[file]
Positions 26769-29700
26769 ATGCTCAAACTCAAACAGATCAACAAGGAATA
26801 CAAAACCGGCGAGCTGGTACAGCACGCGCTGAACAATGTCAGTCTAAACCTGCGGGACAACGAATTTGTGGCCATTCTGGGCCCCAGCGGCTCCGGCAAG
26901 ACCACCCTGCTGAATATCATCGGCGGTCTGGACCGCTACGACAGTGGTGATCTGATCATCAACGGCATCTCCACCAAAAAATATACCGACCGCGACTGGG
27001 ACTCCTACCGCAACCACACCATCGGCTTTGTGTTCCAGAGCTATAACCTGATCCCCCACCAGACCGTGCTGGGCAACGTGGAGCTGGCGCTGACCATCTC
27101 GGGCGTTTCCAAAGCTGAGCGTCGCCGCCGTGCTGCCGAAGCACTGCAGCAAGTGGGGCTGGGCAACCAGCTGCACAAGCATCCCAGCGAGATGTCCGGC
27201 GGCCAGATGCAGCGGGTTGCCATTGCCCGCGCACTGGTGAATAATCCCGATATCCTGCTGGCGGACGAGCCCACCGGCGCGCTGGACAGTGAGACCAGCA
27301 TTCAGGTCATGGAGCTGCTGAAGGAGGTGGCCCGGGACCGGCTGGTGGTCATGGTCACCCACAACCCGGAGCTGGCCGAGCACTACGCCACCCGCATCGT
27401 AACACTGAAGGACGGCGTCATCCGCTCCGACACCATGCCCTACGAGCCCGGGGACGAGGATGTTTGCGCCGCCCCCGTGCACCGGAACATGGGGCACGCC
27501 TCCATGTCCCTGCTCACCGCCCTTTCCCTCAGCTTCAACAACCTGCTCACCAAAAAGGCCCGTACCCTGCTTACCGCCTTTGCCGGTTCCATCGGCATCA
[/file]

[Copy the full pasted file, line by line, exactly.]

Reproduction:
Positions 26769-29700
26769 ATGCTCAAACTCAAACAGATCAACAAGGAATA
26801 CAAAACCGGCGAGCTGGTACAGCACGCGCTGAACAATGTCAGTCTAAACCTGCGGGACAACGAATTTGTGGCCATTCTGGGCCCCAGCGGCTCCGGCAAG
26901 ACCACCCTGCTGAATATCATCGGCGGTCTGGACCGCTACGACAGTGGTGATCTGATCATCAACGGCATCTCCACCAAAAAATATACCGACCGCGACTGGG
27001 ACTCCTACCGCAACCACACCATCGGCTTTGTGTTCCAGAGCTATAACCTGATCCCCCACCAGACCGTGCTGGGCAACGTGGAGCTGGCGCTGACCATCTC
27101 GGGCGTTTCCAAAGCTGAGCGTCGCCGCCGTGCTGCCGAAGCACTGCAGCAAGTGGGGCTGGGCAACCAGCTGCACAAGCATCCCAGCGAGATGTCCGGC
27201 GGCCAGATGCAGCGGGTTGCCATTGCCCGCGCACTGGTGAATAATCCCGATATCCTGCTGGCGGACGAGCCCACCGGCGCGCTGGACAGTGAGACCAGCA
27301 TTCAGGTCATGGAGCTGCTGAAGGAGGTGGCCCGGGACCGGCTGGTGGTCATGGTCACCCACAACCCGGAGCTGGCCGAGCACTACGCCACCCGCATCGT
27401 AACACTGAAGGACGGCGTCATCCGCTCCGACACCATGCCCTACGAGCCCGGGGACGAGGATGTTTGCGCCGCCCCCGTGCACCGGAACATGGGGCACGCC
27501 TCCATGTCCCTGCTCACCGCCCTTTCCCTCAGCTTCAACAACCTGCTCACCAAAAAGGCCCGTACCCTGCTTACCGCCTTTGCCGGTTCCATCGGCATCA